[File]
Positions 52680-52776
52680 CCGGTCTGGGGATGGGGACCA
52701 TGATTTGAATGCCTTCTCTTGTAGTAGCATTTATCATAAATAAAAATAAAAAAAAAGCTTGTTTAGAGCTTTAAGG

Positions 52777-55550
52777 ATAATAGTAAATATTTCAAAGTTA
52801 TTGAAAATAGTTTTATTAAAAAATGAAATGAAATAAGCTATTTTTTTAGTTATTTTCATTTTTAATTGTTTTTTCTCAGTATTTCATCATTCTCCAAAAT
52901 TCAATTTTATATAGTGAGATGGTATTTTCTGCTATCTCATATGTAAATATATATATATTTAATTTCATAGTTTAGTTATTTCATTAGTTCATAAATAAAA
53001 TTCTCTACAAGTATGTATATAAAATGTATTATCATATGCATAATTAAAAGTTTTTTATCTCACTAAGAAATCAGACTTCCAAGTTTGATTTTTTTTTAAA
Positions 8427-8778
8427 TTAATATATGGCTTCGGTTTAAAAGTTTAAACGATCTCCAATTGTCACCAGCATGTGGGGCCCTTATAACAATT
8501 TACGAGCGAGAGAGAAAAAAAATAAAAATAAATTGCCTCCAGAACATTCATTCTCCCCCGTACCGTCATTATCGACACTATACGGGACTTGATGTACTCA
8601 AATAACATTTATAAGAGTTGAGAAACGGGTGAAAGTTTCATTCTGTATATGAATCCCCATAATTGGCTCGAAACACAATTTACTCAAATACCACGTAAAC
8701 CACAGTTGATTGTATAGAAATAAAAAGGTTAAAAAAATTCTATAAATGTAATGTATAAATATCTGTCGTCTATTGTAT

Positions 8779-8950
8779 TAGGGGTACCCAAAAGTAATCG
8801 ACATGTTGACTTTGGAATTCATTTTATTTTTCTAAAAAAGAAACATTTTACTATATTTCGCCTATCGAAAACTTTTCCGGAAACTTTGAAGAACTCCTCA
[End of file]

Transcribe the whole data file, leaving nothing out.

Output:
Positions 52680-52776
52680 CCGGTCTGGGGATGGGGACCA
52701 TGATTTGAATGCCTTCTCTTGTAGTAGCATTTATCATAAATAAAAATAAAAAAAAAGCTTGTTTAGAGCTTTAAGG

Positions 52777-55550
52777 ATAATAGTAAATATTTCAAAGTTA
52801 TTGAAAATAGTTTTATTAAAAAATGAAATGAAATAAGCTATTTTTTTAGTTATTTTCATTTTTAATTGTTTTTTCTCAGTATTTCATCATTCTCCAAAAT
52901 TCAATTTTATATAGTGAGATGGTATTTTCTGCTATCTCATATGTAAATATATATATATTTAATTTCATAGTTTAGTTATTTCATTAGTTCATAAATAAAA
53001 TTCTCTACAAGTATGTATATAAAATGTATTATCATATGCATAATTAAAAGTTTTTTATCTCACTAAGAAATCAGACTTCCAAGTTTGATTTTTTTTTAAA
Positions 8427-8778
8427 TTAATATATGGCTTCGGTTTAAAAGTTTAAACGATCTCCAATTGTCACCAGCATGTGGGGCCCTTATAACAATT
8501 TACGAGCGAGAGAGAAAAAAAATAAAAATAAATTGCCTCCAGAACATTCATTCTCCCCCGTACCGTCATTATCGACACTATACGGGACTTGATGTACTCA
8601 AATAACATTTATAAGAGTTGAGAAACGGGTGAAAGTTTCATTCTGTATATGAATCCCCATAATTGGCTCGAAACACAATTTACTCAAATACCACGTAAAC
8701 CACAGTTGATTGTATAGAAATAAAAAGGTTAAAAAAATTCTATAAATGTAATGTATAAATATCTGTCGTCTATTGTAT

Positions 8779-8950
8779 TAGGGGTACCCAAAAGTAATCG
8801 ACATGTTGACTTTGGAATTCATTTTATTTTTCTAAAAAAGAAACATTTTACTATATTTCGCCTATCGAAAACTTTTCCGGAAACTTTGAAGAACTCCTCA